Review: ‘Sphinx’

This film is an embarrassment. Contempo Perils of Pauline sees earnest, dedicated Egyptologist Lesley-Anne Down through countless situations of dire jeopardy as she travels from Cairo to Luxor's Valley of the Kings in pursuit of a mysterious tomb of riches, which also holds great interest for black marketeers.

This film is an embarrassment. Contempo Perils of Pauline sees earnest, dedicated Egyptologist Lesley-Anne Down through countless situations of dire jeopardy as she travels from Cairo to Luxor’s Valley of the Kings in pursuit of a mysterious tomb of riches, which also holds great interest for black marketeers.

Along the way, lovely Lesley-Anne is almost murdered after witnessing John Gielgud’s demise, caught off guard not once, not twice, but three times in her hotel room, shot at as a matter of course, nearly raped by a prison guard, held at knifepoint, thrown into a dark dungeon inhabited by decomposed corpses, attacked by bats, chased by a car, shot at again and finally nearly buried as the tomb’s ceiling comes crashing down.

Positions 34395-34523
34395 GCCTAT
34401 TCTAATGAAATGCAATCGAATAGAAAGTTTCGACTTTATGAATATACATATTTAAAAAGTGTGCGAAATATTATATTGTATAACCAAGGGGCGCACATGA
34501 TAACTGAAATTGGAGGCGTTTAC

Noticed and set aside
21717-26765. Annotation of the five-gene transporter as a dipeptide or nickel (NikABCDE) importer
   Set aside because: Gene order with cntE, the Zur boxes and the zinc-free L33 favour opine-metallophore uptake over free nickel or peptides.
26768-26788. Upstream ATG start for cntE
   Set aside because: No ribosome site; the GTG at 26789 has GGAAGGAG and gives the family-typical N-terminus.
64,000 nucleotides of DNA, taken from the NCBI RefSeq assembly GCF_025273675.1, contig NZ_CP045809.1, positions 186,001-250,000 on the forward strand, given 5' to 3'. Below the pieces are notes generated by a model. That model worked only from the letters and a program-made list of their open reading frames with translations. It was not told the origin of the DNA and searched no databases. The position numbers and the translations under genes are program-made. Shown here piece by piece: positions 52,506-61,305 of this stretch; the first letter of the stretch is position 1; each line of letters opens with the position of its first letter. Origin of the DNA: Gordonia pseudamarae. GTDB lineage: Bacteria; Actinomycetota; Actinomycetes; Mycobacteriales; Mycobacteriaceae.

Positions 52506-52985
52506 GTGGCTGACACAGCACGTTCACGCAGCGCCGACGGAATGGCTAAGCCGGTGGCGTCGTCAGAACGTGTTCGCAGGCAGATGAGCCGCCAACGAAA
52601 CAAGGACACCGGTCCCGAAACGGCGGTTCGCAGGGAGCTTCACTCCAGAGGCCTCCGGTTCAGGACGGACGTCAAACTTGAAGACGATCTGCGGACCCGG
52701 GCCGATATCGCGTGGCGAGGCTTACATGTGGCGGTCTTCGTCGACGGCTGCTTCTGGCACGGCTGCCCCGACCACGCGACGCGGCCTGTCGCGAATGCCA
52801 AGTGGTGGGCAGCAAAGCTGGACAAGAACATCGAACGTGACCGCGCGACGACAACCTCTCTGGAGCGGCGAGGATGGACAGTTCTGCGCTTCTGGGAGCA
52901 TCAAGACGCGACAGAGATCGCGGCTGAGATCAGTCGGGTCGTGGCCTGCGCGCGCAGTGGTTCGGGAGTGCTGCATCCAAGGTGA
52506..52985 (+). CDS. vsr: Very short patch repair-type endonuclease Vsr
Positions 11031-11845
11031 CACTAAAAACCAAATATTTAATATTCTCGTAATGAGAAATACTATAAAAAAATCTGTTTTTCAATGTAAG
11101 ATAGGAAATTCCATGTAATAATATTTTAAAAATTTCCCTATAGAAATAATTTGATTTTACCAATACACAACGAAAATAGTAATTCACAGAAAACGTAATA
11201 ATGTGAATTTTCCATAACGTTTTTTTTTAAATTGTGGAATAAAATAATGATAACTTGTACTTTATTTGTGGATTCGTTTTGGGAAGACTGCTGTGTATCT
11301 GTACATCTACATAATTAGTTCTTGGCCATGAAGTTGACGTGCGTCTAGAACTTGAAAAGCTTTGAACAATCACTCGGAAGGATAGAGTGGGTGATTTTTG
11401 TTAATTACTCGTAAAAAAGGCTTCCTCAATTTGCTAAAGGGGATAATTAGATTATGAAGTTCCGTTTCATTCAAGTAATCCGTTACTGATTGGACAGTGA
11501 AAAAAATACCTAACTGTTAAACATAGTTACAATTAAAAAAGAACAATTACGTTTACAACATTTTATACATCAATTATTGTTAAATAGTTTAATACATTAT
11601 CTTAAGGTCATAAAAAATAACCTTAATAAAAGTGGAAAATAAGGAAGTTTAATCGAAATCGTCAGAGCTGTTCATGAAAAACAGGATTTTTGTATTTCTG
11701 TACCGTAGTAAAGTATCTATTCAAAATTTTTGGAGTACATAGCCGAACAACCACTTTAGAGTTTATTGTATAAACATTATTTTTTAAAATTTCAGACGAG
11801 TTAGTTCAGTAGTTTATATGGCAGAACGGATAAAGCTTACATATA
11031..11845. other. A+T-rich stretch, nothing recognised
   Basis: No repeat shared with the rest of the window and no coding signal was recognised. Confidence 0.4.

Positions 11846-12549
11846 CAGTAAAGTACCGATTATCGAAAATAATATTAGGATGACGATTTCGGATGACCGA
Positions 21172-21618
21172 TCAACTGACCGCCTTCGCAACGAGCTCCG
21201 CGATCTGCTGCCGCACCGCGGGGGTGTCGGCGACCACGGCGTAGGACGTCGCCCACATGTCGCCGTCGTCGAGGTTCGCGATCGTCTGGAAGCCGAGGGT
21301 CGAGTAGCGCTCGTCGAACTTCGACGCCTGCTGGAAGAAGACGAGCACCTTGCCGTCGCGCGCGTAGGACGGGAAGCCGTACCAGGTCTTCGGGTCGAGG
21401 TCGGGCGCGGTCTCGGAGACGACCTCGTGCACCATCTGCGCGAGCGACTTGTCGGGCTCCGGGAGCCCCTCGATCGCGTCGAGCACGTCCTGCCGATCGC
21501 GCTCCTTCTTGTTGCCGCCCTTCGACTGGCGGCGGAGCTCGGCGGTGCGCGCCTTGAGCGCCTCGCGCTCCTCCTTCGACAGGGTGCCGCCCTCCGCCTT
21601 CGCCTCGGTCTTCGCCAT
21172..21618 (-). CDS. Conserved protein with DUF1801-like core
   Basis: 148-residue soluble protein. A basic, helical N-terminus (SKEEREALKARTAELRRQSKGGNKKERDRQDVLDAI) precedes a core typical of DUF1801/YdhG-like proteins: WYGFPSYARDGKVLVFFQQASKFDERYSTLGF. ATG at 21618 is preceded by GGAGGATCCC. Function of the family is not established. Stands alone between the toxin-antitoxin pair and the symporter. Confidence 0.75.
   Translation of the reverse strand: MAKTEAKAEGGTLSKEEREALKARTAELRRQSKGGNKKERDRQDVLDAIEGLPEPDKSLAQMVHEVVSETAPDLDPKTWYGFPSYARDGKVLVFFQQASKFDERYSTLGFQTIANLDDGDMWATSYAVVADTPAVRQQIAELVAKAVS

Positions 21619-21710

In all, she screams, gasps and exclaims ‘My God!’ more often than any heroine since Jamie Lee Curtis in her collected horror films.

Franklin J. Schaffner’s steady and sober style is helpless in the face of the mounting implausibilities.

Sphinx

Production

Orion. Director Franklin J. Schaffner; Producer Stanley O'Toole; Screenplay John Byrum; Camera Ernest Day; Editor Robert E. Swink, Michael F. Anderson; Music Michael J. Lewis; Art Director Terence Marsh

Crew

(Color) Widescreen. Available on VHS. Extract of a review from 1981. Running time: 117 MIN.

With

Lesley-Anne Down Frank Langella Maurice Ronet John Gielgud Saeed Jaffrey John Rhys-Davies
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